You may have noticed that kids seem to be getting braces and other orthodontic care a lot earlier these days. There was a time, only a decade or two ago, when braces were mainly seen on teenagers, but that is beginning to change. If you’re wondering when to bring your child to our Freehold, Manalapan or Hightstown, NJ office for an orthodontic evaluation, the answer actually has several parts.
The Telltale Signs
If your child has a very crowded set of adult teeth coming in, or if the permanent front teeth came in very early, these are signs that your child should see Dr. Brad Elkin, Dr. Joshua Epstein, Dr. George Sargiss, Dr. Martin Epstein, Dr. Sonalee Kapoor and Dr. Carly Kinzer, regardless of age.
The Dental Age
Barring signs of trouble or early adult teeth as mentioned above, the time that your child needs to be seen for initial orthodontic evaluation depends not so much upon your child’s actual age, but on what is known as a “dental age.”
The dental age of the patient might be entirely different from his or her actual chronological age; for example, an eight-year-old could have a dental age of 13. It is part of Dr. Brad Elkin, Dr. Joshua Epstein, Dr. George Sargiss, Dr. Martin Epstein, Dr. Sonalee Kapoor and Dr. Carly Kinzer and our staff’s job to determine the dental age and then make appropriate recommendations for the resolution of orthodontic issues if they are emerging.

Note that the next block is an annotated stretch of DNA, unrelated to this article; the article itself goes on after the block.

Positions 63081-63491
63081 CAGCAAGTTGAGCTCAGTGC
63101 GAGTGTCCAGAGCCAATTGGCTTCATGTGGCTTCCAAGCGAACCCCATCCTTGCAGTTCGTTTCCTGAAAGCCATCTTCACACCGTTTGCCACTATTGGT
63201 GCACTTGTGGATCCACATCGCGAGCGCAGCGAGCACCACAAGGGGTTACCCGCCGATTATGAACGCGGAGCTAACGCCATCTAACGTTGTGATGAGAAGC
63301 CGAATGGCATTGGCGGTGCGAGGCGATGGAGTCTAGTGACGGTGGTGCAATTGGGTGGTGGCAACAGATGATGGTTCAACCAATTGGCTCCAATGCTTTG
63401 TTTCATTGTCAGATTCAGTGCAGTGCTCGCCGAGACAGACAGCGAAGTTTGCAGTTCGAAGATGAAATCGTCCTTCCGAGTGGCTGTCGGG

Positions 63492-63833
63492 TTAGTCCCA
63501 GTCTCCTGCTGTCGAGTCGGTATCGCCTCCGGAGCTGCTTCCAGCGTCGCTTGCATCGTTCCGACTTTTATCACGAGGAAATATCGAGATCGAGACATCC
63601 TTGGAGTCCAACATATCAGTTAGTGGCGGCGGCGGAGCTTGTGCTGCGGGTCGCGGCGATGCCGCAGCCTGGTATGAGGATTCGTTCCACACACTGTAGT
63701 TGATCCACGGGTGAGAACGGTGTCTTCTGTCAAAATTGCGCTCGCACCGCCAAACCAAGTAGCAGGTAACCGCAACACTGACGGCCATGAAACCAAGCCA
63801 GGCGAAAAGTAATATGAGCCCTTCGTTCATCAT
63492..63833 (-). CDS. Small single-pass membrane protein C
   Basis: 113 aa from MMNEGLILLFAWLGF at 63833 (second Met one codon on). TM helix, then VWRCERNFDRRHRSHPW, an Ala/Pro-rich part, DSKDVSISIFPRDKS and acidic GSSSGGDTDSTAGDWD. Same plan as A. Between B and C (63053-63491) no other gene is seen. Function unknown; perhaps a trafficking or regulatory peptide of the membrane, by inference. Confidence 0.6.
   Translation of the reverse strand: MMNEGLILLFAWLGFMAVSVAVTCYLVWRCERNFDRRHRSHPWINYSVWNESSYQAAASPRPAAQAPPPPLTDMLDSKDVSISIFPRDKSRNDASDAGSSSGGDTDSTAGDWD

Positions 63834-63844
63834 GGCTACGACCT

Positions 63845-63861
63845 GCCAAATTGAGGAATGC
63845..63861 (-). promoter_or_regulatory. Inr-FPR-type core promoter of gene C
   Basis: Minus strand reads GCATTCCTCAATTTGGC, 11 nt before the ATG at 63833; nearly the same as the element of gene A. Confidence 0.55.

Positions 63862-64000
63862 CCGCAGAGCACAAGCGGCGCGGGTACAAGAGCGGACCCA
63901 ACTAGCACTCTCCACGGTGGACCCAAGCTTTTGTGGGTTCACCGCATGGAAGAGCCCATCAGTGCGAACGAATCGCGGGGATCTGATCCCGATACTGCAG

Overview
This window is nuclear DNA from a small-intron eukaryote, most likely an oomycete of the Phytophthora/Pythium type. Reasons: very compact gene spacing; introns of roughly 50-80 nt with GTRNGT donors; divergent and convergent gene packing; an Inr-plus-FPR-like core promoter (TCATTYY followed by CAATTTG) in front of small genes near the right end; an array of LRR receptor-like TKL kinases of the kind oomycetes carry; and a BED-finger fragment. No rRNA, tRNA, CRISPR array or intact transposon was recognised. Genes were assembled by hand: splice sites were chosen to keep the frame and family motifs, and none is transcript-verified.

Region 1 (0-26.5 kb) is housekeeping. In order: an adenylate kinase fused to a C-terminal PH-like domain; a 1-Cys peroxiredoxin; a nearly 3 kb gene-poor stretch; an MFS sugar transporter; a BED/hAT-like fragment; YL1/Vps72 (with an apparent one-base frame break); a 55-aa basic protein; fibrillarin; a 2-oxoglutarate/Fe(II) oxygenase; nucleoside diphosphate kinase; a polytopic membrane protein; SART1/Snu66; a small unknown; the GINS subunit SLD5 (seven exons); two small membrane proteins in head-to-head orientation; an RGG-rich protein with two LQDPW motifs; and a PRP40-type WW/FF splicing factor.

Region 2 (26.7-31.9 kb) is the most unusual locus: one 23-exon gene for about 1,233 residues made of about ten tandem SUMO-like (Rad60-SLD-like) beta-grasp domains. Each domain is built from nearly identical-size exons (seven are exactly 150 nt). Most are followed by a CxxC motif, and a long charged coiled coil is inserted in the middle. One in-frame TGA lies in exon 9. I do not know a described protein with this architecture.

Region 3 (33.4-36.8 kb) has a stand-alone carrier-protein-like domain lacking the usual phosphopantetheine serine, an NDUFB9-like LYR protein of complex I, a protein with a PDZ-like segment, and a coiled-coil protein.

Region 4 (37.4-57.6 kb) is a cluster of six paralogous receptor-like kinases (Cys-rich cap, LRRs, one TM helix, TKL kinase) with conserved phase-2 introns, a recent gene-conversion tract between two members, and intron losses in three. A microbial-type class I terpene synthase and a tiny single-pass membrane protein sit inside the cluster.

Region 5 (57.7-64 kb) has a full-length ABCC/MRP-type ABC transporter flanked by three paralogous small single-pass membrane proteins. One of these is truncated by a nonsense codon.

The Official Recommended Age
The American Association of Orthodontists officially recommends that kids should see an orthodontist for the first time between the ages of seven and nine. Even if the child does not have all his or her permanent teeth, the teeth growth pattern can usually be predicted quite effectively by an orthodontist.
This allows for a proactive response to emerging problems, and this is the reason that some younger children are now getting orthodontic devices earlier in life. If a young child has serious orthodontic issues emerging, Dr. Brad Elkin, Dr. Joshua Epstein, Dr. George Sargiss, Dr. Martin Epstein, Dr. Sonalee Kapoor and Dr. Carly Kinzer can usually address the problems immediately and then follow up with another round of treatment when the child has all the adult teeth.